Is TikTok Safe for Kids in 2022?

  • Author symbolAli Qamar
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Is TikTok safe for the kids? How can you guide children on staying safe online without missing out on the fun? Find all about it here.

We have to start this article with a painful answer: no, TikTok is not entirely safe for kids. But then, nothing on the internet is 100% safe for kids, simple as that.

Kids on the internet must have parental guidance, period. This is even more true in a world where some consider Harry Potter a corrupting influence on the world’s children. So precisely, it’s not that TikTok is particularly dangerous for kids. It’s that even Disney Plus will never be 100% safe for children, depending on your safety standards.

So once we’ve addressed the elephant in the room, we can move forward and deal with this subject in a more nuanced way. There’s plenty you can do to reduce your kid’s exposure to the TikTok risks. Interestingly, the app also has plenty of safety and privacy features built-in, making that task easier. While these settings are no silver bullet and nothing can compare with parental vigilance, they still constitute a great place to start.

What is TikTok anyway? Why do children like it so much?

In a world dominated by social media or references thereof, TikTok is the current talk of the town. As a result, it was the world’s top social media app (by download number) during 2020.

You can think of TikTok as YouTube for users with shorter attention spans. The idea in TikTok is to have its users release short videos (15 seconds, one minute, or three minutes long). In addition, filters and music are available for you to bring into your videos, and you can collaborate with other users in the network. So this is a medium where you need to get as much attention as possible in the shortest possible time.

This feature alone can tell you why younger audiences like it so much and want to access TikTok globally. For instance, the 10 to 19 years old age group made up about a quarter of TikTok’s users last year. So it’s the largest demographic in this network and, therefore, very influential and the target for most content producers.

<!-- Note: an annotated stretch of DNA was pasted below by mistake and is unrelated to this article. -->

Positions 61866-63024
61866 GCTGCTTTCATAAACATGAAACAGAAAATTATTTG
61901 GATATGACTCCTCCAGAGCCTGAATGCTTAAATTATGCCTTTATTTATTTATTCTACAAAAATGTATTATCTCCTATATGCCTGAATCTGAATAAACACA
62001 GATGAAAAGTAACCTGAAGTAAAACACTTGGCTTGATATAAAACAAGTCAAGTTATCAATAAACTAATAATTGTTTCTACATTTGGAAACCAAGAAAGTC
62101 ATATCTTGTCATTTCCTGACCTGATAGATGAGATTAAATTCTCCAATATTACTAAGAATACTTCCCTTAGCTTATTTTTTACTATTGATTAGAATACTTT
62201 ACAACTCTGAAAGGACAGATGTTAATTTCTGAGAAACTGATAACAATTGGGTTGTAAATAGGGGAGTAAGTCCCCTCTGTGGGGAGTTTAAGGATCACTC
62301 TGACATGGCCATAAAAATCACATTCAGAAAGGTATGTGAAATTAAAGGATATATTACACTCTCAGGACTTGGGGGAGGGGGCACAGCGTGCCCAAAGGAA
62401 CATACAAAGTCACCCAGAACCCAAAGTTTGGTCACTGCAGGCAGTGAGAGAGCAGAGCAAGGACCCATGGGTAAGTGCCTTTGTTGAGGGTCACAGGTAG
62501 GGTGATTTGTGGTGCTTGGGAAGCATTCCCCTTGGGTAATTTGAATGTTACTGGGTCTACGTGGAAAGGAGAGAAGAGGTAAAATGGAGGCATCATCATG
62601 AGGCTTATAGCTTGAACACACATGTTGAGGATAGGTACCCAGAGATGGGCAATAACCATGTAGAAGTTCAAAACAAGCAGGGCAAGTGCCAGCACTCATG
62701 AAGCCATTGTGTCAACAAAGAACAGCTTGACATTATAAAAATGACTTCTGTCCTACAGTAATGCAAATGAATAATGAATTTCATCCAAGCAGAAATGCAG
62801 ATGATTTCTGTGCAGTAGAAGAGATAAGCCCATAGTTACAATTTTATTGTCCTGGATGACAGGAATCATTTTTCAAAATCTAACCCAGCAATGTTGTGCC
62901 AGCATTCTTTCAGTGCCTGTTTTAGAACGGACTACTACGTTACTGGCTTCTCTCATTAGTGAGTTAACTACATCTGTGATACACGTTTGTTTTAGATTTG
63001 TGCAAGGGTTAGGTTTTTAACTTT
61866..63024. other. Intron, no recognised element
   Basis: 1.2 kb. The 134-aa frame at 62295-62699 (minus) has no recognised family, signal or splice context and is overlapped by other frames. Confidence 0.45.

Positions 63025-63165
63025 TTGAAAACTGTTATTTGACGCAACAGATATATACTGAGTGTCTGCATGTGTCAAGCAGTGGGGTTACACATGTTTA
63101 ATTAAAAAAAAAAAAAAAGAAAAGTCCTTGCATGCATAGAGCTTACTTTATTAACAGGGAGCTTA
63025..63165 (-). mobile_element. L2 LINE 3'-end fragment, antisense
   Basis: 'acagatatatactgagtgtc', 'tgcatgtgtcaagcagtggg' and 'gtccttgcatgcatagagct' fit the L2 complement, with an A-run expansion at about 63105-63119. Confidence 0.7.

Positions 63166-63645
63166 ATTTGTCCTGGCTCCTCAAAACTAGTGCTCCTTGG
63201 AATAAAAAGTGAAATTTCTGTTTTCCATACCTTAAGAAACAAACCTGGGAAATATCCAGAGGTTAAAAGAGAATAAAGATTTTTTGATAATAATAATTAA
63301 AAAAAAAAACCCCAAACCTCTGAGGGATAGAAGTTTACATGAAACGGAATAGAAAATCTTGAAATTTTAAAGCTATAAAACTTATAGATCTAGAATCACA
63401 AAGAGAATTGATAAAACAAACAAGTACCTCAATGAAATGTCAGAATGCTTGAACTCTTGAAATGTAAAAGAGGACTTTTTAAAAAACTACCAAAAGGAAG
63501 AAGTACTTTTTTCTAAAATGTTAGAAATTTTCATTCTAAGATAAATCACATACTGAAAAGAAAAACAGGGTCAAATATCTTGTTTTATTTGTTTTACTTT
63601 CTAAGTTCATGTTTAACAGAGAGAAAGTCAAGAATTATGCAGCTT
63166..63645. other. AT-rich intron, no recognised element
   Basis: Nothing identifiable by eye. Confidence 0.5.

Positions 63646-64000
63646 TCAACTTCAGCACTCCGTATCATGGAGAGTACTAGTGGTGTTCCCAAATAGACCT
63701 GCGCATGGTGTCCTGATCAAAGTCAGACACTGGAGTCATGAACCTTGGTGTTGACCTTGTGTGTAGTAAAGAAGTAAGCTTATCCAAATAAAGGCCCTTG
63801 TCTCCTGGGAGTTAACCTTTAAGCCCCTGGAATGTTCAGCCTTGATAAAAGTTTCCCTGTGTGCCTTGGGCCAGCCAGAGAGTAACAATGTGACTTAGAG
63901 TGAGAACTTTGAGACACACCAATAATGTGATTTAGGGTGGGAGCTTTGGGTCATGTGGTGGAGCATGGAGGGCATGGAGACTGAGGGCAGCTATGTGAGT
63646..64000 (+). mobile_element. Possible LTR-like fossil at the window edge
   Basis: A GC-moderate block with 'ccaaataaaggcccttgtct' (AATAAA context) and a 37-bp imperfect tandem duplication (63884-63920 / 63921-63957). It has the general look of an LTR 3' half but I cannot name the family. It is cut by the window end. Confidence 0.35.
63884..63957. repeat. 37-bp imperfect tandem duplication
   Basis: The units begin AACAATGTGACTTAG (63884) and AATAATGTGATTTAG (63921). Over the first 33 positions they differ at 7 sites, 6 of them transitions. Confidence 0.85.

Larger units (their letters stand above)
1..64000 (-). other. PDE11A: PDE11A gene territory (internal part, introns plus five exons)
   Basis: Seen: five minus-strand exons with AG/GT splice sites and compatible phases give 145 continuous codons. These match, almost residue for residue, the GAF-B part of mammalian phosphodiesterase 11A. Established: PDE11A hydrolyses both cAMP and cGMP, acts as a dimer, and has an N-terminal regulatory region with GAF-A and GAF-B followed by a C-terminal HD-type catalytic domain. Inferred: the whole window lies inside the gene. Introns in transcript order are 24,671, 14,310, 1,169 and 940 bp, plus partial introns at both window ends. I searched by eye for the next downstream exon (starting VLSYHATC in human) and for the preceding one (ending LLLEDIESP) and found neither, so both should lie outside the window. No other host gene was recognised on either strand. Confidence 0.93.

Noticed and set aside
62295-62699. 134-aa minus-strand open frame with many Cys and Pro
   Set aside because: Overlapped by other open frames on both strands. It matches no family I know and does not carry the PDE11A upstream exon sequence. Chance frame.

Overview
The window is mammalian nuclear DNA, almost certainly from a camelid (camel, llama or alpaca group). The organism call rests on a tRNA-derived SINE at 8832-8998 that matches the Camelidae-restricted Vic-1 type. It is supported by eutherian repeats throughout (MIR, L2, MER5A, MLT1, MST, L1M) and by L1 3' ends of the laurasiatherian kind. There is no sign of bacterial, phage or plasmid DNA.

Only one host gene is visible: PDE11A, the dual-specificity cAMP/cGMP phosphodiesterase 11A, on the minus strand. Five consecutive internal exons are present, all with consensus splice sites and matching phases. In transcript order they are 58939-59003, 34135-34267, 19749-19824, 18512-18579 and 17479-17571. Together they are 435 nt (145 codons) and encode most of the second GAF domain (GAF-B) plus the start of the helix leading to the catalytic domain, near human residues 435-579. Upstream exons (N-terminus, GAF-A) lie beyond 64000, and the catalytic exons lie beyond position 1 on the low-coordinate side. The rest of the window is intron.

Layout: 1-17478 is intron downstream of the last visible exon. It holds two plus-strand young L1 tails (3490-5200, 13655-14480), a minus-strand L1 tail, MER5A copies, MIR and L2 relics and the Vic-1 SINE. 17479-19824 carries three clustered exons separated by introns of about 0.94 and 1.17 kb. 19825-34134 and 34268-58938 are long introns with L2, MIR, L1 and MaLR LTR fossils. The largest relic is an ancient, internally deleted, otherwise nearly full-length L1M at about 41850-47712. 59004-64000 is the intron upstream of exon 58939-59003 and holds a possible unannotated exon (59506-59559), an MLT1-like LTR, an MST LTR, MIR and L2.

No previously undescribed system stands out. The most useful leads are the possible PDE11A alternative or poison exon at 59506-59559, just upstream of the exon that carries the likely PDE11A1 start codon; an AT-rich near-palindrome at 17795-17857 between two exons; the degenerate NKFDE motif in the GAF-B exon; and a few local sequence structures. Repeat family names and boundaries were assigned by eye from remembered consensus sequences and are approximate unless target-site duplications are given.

TikTok attractions for kids and teens

The first notable thing is the seemingly infinite stream of videos on offer in TikTok. So, at any point, you remain just one scroll or click away from the coolest video that will make your day. It can be a comedy skit, a dance challenge, or a song cover. Moreover, even recipes and pool-cleaning videos have been viral on this platform. So whatever makes you Tik (or Tok), you will indeed find it here sooner or later as you keep using the app.

And then, there are the high-profile TikTok users. Media influencers, celebrities, and even brands have TikTok accounts. As a fan, their TikToks afford you the chance to interact with their favorite stars. And who knows? Your famous star could even notice you because of your interaction with a video! Funny comments and comment exchanges often end up being the idea for that next video everybody wants. That is part of the young TikTok culture, so many users aim to impact the platform in that way.

Briefly, TikTok is a popular platform facilitating and promoting interaction. It’s easy to use, offers almost endless content by practical standards, and allows immense customization to suit your personal tastes. And you can always enjoy getting likes, follows, shares, and all those magical features we’ve grown used to in every other social media platform.

So it’s clear why kids like TikTok so much – it’s a lot of fun! But parents should remember that the same features that make it attractive to younger users also pose a security threat.

Are there any risks in using TikTok?

Is TikTok safe for kids

The internet is a recent development within the overall human experience, let alone social media platforms. We don’t know how social media affects supposedly well-balanced adults, let alone kids. However, the research so far points to some poisonous effects on a user’s mental health, such as increased depression and anxiety. Specific research on kids is still missing, but we shouldn’t expect any fantastic news on that front.

Social media can expose kids to misinformation, graphic content, and violence that they cannot assimilate correctly. And these things will expectedly impart a long-term effect on kids’ psychology. Unfortunately, TikTok also shares in those threats.

Let’s explore some of the risks that younger TikTok users may face in more detail.

Unfettered access to inappropriate content

As a TikTok content producer, the platform’s access to popular songs that you can include in your videos is your bread and butter. Unfortunately, those songs often include harsh cursing and explicit language. Also, adult themes are common in TikTok, so how given creator dances, dresses, or behaves in a video could be utterly kid-unfriendly.

Yes, there is a “Younger Users” TikTok version that keeps mature content away from kids. But this filter is automated and, therefore, not perfect. As a result, inappropriate material can still quickly get into a “Younger user’s” TikTok experience. Every user can block or report any given account or comment on the platform, but TikTok is often accused of dragging its feet in that regard.

TikTok faced criticisms in the past because it allowed sexually explicit comments to show up on children’s accounts, which is a severe issue.

Likes, comments, followers, and addictive behavior